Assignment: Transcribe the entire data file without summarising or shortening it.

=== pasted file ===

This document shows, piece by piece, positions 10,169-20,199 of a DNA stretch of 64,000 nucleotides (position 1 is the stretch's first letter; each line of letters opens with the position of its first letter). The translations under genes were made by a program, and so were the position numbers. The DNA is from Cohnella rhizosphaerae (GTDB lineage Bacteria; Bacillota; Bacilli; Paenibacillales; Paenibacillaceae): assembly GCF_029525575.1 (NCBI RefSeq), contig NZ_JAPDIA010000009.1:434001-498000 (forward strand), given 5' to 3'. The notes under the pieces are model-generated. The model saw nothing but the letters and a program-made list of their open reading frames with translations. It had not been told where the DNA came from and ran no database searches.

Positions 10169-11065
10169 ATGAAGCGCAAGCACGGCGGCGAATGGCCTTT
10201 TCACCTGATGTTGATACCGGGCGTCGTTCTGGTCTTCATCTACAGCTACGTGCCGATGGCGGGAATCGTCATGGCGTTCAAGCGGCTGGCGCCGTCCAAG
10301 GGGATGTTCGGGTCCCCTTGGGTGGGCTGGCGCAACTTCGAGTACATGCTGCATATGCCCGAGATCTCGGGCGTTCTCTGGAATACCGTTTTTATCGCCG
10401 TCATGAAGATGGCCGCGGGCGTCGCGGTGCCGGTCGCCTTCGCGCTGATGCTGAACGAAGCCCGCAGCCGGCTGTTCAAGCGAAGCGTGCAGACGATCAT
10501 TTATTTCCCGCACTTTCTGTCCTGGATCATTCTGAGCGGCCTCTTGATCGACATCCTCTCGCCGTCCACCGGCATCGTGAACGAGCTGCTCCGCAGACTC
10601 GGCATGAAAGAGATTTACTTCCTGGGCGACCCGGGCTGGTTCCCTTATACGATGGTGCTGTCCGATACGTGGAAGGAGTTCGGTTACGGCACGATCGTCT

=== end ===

This document shows, piece by piece, positions 10,169-20,199 of a DNA stretch of 64,000 nucleotides (position 1 is the stretch's first letter; each line of letters opens with the position of its first letter). The translations under genes were made by a program, and so were the position numbers. The DNA is from Cohnella rhizosphaerae (GTDB lineage Bacteria; Bacillota; Bacilli; Paenibacillales; Paenibacillaceae): assembly GCF_029525575.1 (NCBI RefSeq), contig NZ_JAPDIA010000009.1:434001-498000 (forward strand), given 5' to 3'. The notes under the pieces are model-generated. The model saw nothing but the letters and a program-made list of their open reading frames with translations. It had not been told where the DNA came from and ran no database searches.

Positions 10169-11065
10169 ATGAAGCGCAAGCACGGCGGCGAATGGCCTTT
10201 TCACCTGATGTTGATACCGGGCGTCGTTCTGGTCTTCATCTACAGCTACGTGCCGATGGCGGGAATCGTCATGGCGTTCAAGCGGCTGGCGCCGTCCAAG
10301 GGGATGTTCGGGTCCCCTTGGGTGGGCTGGCGCAACTTCGAGTACATGCTGCATATGCCCGAGATCTCGGGCGTTCTCTGGAATACCGTTTTTATCGCCG
10401 TCATGAAGATGGCCGCGGGCGTCGCGGTGCCGGTCGCCTTCGCGCTGATGCTGAACGAAGCCCGCAGCCGGCTGTTCAAGCGAAGCGTGCAGACGATCAT
10501 TTATTTCCCGCACTTTCTGTCCTGGATCATTCTGAGCGGCCTCTTGATCGACATCCTCTCGCCGTCCACCGGCATCGTGAACGAGCTGCTCCGCAGACTC
10601 GGCATGAAAGAGATTTACTTCCTGGGCGACCCGGGCTGGTTCCCTTATACGATGGTGCTGTCCGATACGTGGAAGGAGTTCGGTTACGGCACGATCGTCT